Asset Allocation for
Day Trading Part II

Asset allocation is an umbrella term that covers many different areas of stock investing. As I mentioned in Part I, the question of "How much equity should I place on each trade?" is just one of many questions related to this. Part I covered the first four of eight considerations. This article will cover the last four points. I approach each point by asking a question. Click here to read Part I of Asset Allocation for Day Trading.

Asset Allocation
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5. What is your level of trading skill and experience? Notice I didn't just ask about years of experience. Some traders have been beating their heads against the wall for years without making much profit. So, skill is part of my question. One of the ways you can measure skill is by analyzing your profitability. I mentioned this in the first article, but it bears repeating here. Figure our your per trade profit or loss. Regardless of how much you might enjoy day trading, do not increase your equity per trade stake until you have learned how to be profitable. I know this may sound simplistic. But, some traders try to make up in volume what they lack in skill. They trade with too much equity and they trade too often, before they have learned how to trade skillfully. This is putting the cart before the horse, as they say, and it is a quick road to losing all of your equity.

6. What are your psychological tendencies as a trader? I'll ask some more questions to help you understand what I'm asking you here. Are you a gambler by nature, enjoying the adrenalin rush of high risk trading? Do you panic when your trade shows a negative number? Does that panic cause you to get out of the trade too quickly or hang on too long? Here's my suggestion. Until you get a better handle on the emotional maturity required to be a day trader, then I suggest you use smaller amounts of equity per trade. I'm not trying to offend you here. But, it is a fact that some people treat the stock market like an online casino. For others, fear is their main emotional relationship with money, and therefore they panic because they also lack a strategy for trading. In either case, smaller amounts of equity would be advised until more emotional maturity is gained. And this can only be gained by having more experience. So, part of the answer to asset allocation is determined by your levels of skill and experience. Being honest here will help you avoid unnecessary risk.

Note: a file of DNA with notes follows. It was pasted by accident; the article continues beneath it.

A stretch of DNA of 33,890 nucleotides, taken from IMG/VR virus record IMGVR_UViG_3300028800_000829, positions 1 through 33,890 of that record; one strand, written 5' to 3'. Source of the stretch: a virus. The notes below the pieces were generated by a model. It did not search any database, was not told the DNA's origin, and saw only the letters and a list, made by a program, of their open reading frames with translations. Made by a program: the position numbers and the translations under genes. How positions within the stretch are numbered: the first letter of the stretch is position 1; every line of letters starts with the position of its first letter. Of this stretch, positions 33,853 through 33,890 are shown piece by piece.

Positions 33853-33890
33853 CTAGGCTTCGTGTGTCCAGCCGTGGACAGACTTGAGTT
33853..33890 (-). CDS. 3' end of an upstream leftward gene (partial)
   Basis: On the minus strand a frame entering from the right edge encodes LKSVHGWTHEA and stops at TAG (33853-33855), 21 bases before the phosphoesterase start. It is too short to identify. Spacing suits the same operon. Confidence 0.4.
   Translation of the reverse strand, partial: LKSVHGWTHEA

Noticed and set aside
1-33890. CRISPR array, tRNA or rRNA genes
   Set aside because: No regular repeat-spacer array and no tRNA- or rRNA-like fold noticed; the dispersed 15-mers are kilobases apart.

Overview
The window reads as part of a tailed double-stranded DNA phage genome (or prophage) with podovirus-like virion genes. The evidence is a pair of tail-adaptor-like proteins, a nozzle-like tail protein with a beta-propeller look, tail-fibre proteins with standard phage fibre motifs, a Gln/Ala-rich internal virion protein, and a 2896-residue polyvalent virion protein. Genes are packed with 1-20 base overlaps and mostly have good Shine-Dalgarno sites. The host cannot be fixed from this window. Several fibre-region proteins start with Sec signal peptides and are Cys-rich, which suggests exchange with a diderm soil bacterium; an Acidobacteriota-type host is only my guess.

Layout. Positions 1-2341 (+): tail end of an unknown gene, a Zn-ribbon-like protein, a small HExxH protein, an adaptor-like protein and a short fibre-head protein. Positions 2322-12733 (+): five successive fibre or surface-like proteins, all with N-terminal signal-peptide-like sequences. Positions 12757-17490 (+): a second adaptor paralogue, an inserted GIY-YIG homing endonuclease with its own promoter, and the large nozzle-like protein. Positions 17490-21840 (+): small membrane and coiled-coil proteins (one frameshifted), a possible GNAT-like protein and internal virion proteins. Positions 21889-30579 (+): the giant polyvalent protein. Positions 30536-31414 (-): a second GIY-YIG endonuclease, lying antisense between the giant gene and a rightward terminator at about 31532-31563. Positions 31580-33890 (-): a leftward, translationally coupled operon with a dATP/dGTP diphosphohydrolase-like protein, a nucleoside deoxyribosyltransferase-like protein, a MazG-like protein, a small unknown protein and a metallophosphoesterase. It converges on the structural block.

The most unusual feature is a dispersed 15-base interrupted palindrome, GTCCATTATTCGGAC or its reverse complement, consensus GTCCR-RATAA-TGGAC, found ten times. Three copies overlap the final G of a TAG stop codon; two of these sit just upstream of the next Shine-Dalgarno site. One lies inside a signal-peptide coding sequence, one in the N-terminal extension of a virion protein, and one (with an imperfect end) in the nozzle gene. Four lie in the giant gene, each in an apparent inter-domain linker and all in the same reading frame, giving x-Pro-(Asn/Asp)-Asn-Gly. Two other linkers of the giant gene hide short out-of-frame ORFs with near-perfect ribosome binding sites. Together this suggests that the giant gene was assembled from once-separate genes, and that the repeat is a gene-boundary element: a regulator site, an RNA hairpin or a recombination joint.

7. What is the price per share of the stock you are trading? One approach to the "equity per trade" question is to use the same amount of equity per trade. So, if you have an account with $100,000 in it, then you might trade $10,000 per trade. But another approach is to use a bracket approach. For example, you might allocate differently based on the price of the stock. To use an obvious example, you probably shouldn't buy $10,000 of a stock that cost less than $1 per share and also buy $10,000 of a stock that cost $200 per share. So, you might use $2000 equity for stocks under $5, $5000 for stocks between $5 and $20, etc. These are just examples. You have to decide these things for yourself. I'm just trying to help you think through your asset allocation strategy.

8. What is your risk allocation on this trade? Again, let me explain what I mean. If you are using some sort of strategy for trading stocks that is based on technical indicators, then there are times when you feel very confident about your decisions and times when the indicators are not speaking quite so clearly. So, you can choose to never play those riskier trades. Or you can use less equity on those trades. I call this risk allocation. It means that you use less equity on the riskier trades and more equity on the trades in which you feel complete confidence, based on your levels of skill and experience.

So there you have it, eight questions for asset allocation - or, more specifically, deciding how much equity to place on each trade. As I said in the beginning, "it depends". Now you have a larger explanation of what those words mean to you. My suggestion is that you go back to the beginning of each point I've made in this two-part article. Take the time for some honest reflection and actually write down your answers to the eight questions regarding asset allocation. Your answers may change over time as you build your account and as you become more experienced. So, date your answers. Stick the paper in your portfolio binder. Then review it from time to time.

Here's an article from the SEC regarding asset allocation:  click here to read the article.